Hill of Uisneach

Hill of Uisneach
Irish: Uisneach / Cnoc Uisnigh

Information sign
A map of Ireland
Shown within island of Ireland
Alternate name Ushnagh (anglicisation)
Location County Westmeath, Ireland
Coordinates 53°29′24″N 7°33′43″W / 53.490°N 7.562°W / 53.490; -7.562
Type Ancient ceremonial site
Height 182 metres (597 ft)
Periods Iron AgeMiddle Ages
Cultures Gaelic
Site notes
Public access Yes
Official name Ushnagh Hill, Catstone
Reference no. 155

The Hill of Uisneach or Ushnagh (Irish: Uisneach or Cnoc Uisnigh)[1] is an ancient ceremonial site in the barony of Rathconrath in County Westmeath, Ireland (National Monument Number 155).[2] In Irish mythology it is the centre of Ireland and is associated with the festival of Bealtaine. The hill is 182 metres (597 ft) tall[3] and lies on the north side of the R390 road, 8 km east of the village of Ballymore and beside the village of Loughanavally. The Hill of Uisneach occupies parts of four adjacent townlands: Ushnagh Hill, Mweelra, Rathnew, and Kellybrook.[3]

The site consists of a set of monuments and earthworks spread over two square kilometres. Around and upon the hill are the remains of circular enclosures, barrows, cairns, a holy well and two ancient roads. On the southwest side of the hill is a large, oddly-shaped limestone rock inside a circular enclosure. It is almost 6 metres (20 ft) tall and thought to weigh over 30 tons. In Irish it is called the Ail na Míreann ("stone of the divisions"), as it is said to have been where the borders of the provinces met. It is nicknamed the Cat Stone, allegedly because it resembles the shape of a sitting cat. The biggest enclosure was excavated in the 1920s by R.A.S. Macalister and R. Praeger and showed evidence of occupation from pre-history up to the early Middle Ages.

Based on co-ordinates alone, some believe that it may be the site named as Raiba or Riba by Claudius Ptolemaeus (Ptolemy), the Egyptian-Greek astronomer and cartographer, writing in his Geographia around the year 140 AD.

The actual geographical centre of Ireland is near the western shore of Lough Ree, further to the west.[4]

In Irish mythology

In Irish mythology, the Ail na Míreann or "stone of divisions" was deemed to be the omphalos or mystical navel of Ireland and to have marked the meeting point of the borders of Leinster, Munster, Connacht, Ulster and Meath. Tradition tells that Bealtaine fires were lit and Druidical ceremonies held on the hill. In the Lebor Gabála Érenn (Book of the Takings of Ireland), the Nemedian Druid Mide lit the first Bealtaine fire there. This fire could allegedly be seen from the Hill of Tara and, when those at Tara saw it, they lit their fire.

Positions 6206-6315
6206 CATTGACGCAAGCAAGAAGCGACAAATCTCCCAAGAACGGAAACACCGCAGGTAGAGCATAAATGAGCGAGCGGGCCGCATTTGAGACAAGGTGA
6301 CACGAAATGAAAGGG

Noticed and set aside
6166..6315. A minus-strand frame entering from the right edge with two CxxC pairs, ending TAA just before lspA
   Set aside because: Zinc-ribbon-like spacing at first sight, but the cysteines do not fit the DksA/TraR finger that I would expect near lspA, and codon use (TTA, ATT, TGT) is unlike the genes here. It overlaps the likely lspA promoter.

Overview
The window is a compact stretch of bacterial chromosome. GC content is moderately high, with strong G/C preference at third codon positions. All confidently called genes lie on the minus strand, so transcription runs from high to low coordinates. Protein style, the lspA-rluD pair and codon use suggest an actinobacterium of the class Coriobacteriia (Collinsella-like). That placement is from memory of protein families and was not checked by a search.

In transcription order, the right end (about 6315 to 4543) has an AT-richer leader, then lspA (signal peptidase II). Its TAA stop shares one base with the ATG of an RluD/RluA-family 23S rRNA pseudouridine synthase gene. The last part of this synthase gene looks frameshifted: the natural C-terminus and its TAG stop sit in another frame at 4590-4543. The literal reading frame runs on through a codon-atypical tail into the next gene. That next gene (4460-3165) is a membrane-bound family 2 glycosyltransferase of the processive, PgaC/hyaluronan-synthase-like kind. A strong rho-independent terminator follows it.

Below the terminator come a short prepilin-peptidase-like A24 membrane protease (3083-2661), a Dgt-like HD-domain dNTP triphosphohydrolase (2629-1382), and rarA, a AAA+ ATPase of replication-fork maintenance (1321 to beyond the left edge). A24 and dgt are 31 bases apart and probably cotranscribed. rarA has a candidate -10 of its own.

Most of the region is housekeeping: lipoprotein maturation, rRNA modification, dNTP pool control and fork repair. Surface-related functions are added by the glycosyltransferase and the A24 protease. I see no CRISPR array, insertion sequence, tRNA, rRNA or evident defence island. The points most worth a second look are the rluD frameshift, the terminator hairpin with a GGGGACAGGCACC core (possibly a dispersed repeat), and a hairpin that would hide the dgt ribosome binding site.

There is reference to the name in the story of "Deirdre of the Sorrows", one of the best known stories of pre-Christian Ireland. Deirdre was born with a prediction that her beauty would be so great that Kings would wage wars to fight for her. Conchobar mac Nessa, King of Ulster, kept her hidden away from birth for himself in the future. When older she falls in love with Naoise, a handsome young warrior, hunter and singer at Conchobar's court. They escape to Scotland accompanied by his fiercely loyal brothers Ardan and Ainnle, the sons of Uisneach.

According to a popular passage from the same record, Ériu, a tutelary goddess sometimes seen as the personification of Ireland, meets the invading Milesians at Uisneach where, after some conversation and drama, the Milesian poet Amergin promises to give the country her name. Geoffrey of Monmouth's Historia Regum Britanniae ("History of the Kings of Britain") claims a common belief that the stones of Stonehenge were brought to Britain from Uisneach.

See also


  1. Irish Placenames Database Retrieved 5 August 2010.
  2. National Monuments in State care, National Monuments Service, archaeology.ie. Retrieved 5 August 2010.
  3. 1 2 Ordnance Survey map. Select Wind Report option for contour map. Select Historic 6" option for townland boundaries. Retrieved 5 August 2010.
  4. Frequently Asked Questions Ordnance Survey Ireland. Retrieved: 25 June 2011.

Further reading

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